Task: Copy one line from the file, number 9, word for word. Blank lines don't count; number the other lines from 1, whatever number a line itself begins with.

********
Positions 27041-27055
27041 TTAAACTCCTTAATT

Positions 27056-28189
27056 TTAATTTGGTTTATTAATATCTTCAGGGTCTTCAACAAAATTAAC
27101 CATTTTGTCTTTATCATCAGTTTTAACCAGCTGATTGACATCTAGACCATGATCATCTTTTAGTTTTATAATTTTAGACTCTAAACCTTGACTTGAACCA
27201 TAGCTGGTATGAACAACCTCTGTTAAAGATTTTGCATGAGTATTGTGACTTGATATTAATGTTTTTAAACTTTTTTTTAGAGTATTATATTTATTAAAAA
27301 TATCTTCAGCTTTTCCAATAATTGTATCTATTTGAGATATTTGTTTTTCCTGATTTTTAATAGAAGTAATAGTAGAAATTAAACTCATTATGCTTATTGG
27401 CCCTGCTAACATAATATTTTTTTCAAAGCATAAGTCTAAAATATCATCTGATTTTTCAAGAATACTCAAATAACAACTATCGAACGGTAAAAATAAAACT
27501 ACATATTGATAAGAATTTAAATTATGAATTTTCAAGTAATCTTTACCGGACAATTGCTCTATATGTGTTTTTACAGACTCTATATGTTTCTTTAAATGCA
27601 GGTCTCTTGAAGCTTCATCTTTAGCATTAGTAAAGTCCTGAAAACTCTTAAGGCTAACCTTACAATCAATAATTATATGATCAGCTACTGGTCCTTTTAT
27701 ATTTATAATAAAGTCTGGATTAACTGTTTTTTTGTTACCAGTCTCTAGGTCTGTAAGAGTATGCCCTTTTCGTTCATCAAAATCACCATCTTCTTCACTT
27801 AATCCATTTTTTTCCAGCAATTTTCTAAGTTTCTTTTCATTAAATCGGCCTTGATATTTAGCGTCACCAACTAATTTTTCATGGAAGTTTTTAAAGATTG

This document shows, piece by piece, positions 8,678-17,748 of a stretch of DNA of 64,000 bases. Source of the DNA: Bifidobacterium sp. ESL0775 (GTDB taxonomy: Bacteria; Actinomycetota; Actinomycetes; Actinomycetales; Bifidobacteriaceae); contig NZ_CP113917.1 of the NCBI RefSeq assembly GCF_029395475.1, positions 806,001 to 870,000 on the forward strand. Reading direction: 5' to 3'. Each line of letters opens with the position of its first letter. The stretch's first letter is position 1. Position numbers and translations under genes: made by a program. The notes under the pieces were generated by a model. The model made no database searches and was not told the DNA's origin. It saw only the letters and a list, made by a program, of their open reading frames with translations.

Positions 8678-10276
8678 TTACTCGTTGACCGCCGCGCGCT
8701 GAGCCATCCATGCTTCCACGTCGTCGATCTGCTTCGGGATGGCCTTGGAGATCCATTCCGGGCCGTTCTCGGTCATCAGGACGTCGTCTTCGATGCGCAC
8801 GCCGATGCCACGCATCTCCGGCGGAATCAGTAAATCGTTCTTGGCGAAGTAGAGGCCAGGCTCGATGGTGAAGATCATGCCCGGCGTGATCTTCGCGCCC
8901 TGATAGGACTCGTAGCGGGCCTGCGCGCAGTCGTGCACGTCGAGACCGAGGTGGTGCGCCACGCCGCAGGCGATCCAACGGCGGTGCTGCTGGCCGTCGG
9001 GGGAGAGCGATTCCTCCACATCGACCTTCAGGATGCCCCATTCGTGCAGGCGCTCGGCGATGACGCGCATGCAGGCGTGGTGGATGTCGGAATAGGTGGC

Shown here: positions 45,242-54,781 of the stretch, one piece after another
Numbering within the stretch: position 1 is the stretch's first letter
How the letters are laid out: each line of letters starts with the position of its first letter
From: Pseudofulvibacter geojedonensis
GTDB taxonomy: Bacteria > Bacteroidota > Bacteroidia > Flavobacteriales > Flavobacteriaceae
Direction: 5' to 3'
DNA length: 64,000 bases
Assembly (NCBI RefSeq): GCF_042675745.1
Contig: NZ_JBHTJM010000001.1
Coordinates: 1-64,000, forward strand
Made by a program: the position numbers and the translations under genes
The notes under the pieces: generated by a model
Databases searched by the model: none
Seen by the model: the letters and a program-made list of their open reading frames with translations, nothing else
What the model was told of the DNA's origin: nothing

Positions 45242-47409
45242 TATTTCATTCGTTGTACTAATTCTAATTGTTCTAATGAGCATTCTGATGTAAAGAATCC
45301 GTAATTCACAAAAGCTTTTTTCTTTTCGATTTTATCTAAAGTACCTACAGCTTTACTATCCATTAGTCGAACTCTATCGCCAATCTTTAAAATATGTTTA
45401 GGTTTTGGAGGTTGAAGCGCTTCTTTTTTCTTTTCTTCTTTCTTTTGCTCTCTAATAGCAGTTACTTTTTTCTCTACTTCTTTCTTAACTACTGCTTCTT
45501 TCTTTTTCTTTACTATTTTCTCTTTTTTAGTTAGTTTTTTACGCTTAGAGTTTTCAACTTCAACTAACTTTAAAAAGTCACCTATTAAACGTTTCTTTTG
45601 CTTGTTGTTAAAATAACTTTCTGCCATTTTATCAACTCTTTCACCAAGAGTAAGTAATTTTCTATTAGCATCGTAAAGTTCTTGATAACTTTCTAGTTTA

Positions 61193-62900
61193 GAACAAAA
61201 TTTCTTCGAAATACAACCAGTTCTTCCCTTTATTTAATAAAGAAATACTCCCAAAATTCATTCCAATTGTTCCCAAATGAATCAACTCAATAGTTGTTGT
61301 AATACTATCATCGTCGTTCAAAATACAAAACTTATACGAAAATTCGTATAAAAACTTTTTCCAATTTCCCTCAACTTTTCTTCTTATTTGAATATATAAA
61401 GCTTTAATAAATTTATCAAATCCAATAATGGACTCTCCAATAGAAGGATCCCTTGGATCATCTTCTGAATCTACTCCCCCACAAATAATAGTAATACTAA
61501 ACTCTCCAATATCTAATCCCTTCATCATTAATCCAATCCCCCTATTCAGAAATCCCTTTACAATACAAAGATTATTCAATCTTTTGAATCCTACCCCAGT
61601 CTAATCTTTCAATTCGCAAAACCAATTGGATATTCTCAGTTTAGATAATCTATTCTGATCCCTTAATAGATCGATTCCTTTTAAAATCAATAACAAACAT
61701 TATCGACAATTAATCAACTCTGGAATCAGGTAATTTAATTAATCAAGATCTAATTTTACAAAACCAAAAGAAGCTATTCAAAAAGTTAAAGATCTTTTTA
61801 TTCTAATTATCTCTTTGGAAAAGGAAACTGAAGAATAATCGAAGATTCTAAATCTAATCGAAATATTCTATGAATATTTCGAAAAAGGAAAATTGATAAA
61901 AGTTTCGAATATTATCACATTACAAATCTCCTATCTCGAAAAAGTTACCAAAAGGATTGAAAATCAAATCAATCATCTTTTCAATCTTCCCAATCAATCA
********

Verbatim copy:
27501 ACATATTGATAAGAATTTAAATTATGAATTTTCAAGTAATCTTTACCGGACAATTGCTCTATATGTGTTTTTACAGACTCTATATGTTTCTTTAAATGCA